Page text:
(ATTN: CHANGES dateline; UPDATES with details, background throughout)
TOKYO/SEOUL, March 10 (Yonhap) -- Japanese Prime Minister Fumio Kishida congratulated South Korea's President-elect Yoon Suk-yeol Thursday on his election win and expressed hope for improvement in relations between the two countries.
Kishida's remarks came as Yoon seeks a "future-oriented" partnership with Japan, raising cautious optimism for a thaw in bilateral ties strained over persistent historical and territorial feuds.
"For peace, stability and prosperity in the region and the world, healthy bilateral relations are indispensable," Kishida told reporters in Tokyo.
The Japanese leader also stressed the need to further develop relations between Seoul and Tokyo on the basis of "friendly, cooperative" ties that have been cultivated since the normalization of bilateral ties in 1965.
As to the possibility of phone talks with Yoon, Kishida said no specific plan has been made yet.
During a parliamentary session on the same day, Kishida also highlighted the importance of relations between South Korea and Japan for maintaining international order and world peace.
"I want to communicate with the next president (of South Korea) and think about the bilateral relations positively," he said. "Communication between the leaders is important."
Yoon's election comes as the administration of U.S. President Joe Biden has been striving to bring the two Asian allies closer together to confront current and future challenges, including an increasingly assertive China and a recalcitrant North Korea.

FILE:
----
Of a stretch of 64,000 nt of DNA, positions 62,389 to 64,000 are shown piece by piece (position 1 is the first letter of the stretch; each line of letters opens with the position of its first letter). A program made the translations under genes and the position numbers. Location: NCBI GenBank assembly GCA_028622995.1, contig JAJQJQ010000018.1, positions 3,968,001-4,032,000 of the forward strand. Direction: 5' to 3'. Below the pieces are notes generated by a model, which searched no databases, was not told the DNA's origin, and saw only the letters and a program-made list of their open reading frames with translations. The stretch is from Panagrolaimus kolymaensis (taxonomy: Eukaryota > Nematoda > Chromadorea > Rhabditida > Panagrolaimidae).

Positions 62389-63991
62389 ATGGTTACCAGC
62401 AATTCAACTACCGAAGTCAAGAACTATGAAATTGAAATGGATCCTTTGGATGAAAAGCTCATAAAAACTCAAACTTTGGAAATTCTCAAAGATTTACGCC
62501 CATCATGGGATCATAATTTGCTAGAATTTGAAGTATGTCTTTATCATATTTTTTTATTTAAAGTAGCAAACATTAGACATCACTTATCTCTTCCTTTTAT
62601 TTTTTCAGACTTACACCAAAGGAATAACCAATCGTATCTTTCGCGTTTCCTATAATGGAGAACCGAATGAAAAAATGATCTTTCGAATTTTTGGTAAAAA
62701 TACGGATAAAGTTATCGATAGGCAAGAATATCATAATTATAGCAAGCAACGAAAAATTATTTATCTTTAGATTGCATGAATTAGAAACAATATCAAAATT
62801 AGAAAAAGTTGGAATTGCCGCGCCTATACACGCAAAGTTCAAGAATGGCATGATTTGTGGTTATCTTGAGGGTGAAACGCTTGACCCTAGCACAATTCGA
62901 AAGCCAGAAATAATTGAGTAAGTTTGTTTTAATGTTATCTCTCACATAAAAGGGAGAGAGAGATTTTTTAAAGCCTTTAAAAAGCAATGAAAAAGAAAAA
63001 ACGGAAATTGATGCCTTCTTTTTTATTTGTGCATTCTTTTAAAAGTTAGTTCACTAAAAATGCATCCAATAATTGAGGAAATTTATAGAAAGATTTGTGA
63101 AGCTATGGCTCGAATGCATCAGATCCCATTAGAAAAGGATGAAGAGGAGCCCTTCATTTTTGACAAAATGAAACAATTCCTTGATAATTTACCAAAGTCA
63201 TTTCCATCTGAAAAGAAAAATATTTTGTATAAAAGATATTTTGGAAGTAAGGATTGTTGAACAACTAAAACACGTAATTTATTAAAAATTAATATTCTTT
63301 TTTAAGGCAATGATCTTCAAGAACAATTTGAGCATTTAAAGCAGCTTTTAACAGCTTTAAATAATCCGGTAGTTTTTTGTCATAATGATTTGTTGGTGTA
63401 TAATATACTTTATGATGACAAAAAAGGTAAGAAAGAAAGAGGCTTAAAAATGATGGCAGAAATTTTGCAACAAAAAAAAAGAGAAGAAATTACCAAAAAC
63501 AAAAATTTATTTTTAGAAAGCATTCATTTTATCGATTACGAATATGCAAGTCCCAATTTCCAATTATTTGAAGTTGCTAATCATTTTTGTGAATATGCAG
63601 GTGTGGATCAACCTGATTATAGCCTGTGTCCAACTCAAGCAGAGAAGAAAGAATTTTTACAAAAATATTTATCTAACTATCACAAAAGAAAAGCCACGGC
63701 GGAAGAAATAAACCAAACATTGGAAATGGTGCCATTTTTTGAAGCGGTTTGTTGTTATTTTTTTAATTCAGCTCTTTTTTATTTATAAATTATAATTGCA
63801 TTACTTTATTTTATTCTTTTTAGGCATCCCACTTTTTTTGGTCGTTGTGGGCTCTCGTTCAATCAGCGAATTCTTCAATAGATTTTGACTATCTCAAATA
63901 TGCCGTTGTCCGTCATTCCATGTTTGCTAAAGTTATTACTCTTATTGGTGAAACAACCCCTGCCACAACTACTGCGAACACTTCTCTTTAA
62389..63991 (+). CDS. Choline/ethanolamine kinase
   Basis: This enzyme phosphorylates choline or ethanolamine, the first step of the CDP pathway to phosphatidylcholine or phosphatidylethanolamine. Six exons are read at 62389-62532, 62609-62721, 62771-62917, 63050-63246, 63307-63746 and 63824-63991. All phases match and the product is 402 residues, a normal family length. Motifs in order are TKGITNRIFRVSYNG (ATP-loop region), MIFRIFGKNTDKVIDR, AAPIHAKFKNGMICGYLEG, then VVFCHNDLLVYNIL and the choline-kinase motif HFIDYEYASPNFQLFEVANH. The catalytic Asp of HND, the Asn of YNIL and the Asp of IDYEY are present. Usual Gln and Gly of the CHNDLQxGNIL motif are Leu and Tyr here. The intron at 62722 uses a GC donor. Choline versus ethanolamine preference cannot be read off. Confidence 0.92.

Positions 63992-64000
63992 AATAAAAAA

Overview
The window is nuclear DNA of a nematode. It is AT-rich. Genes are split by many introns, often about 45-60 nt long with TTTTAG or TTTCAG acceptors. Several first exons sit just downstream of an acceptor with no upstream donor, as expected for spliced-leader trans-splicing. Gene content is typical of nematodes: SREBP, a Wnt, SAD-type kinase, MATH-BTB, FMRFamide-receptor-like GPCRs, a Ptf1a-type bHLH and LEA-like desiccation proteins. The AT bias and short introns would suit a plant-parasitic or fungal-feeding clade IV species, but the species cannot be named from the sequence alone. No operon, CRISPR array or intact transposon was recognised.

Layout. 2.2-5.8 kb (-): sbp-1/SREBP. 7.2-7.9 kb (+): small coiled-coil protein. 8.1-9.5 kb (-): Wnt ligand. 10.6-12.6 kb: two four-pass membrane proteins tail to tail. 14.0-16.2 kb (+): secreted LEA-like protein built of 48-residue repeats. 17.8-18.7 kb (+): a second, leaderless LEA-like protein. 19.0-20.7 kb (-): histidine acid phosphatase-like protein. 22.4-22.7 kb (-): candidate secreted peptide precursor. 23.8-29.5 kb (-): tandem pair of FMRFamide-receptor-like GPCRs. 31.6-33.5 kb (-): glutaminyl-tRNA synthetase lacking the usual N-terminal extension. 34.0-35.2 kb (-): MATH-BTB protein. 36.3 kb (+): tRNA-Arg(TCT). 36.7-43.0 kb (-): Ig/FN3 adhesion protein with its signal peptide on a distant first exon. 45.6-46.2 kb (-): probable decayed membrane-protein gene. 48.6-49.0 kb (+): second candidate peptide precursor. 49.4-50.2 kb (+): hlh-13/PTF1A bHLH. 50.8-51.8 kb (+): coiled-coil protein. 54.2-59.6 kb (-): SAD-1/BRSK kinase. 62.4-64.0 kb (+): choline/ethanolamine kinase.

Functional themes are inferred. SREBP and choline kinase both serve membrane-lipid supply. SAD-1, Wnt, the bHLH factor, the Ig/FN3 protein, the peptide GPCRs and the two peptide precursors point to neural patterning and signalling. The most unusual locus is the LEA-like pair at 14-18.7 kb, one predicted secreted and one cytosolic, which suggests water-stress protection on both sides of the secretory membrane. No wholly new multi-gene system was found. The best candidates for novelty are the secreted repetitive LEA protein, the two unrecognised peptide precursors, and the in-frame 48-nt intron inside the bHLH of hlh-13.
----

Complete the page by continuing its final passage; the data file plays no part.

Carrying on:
Washington's efforts to promote trilateral cooperation with Seoul and Tokyo have been hamstrung by the allies' diplomatic rows over Japan's wartime forced labor, sexual slavery and its persistent claims to the South's easternmost islets of Dokdo to name a few.
Tensions between the two countries have flared anew recently due to Japan's push for the UNESCO heritage designation of a mine linked to wartime forced labor.
But cautious hope has emerged as Yoon has expressed his intention to strive to mend fences with Japan.
During his election campaign, Yoon pledged to inherit the "basic spirit" of the 1998 statement between then South Korean President Kim Dae-jung and then Japanese Premier Keizo Obuchi on building a future-oriented partnership.
The 1998 statement set the mood for closer cooperation between the two countries, as Obuchi expressed "keen remorse" and apologized for "great damage and pain" that Japan imposed on South Koreans through its 1910-45 colonization of the Korean Peninsula.
Still, questions remain over whether Japan can also show flexibility to create much-needed momentum for a turnaround in relations with South Korea.
Tokyo has maintained that all colonial-era issues have been settled under a 1965 pact that normalized bilateral relations, and that Seoul should first put forward a solution to historical issues.
Concerns have also emerged that the Tokyo government could keep a hard-line stance against Seoul in the coming months as it seeks to rally conservative voters ahead of the upper house election later this year.
Some watchers, however, pin hopes on the change of government in Seoul to pave the way for improvement in relations between the two countries.
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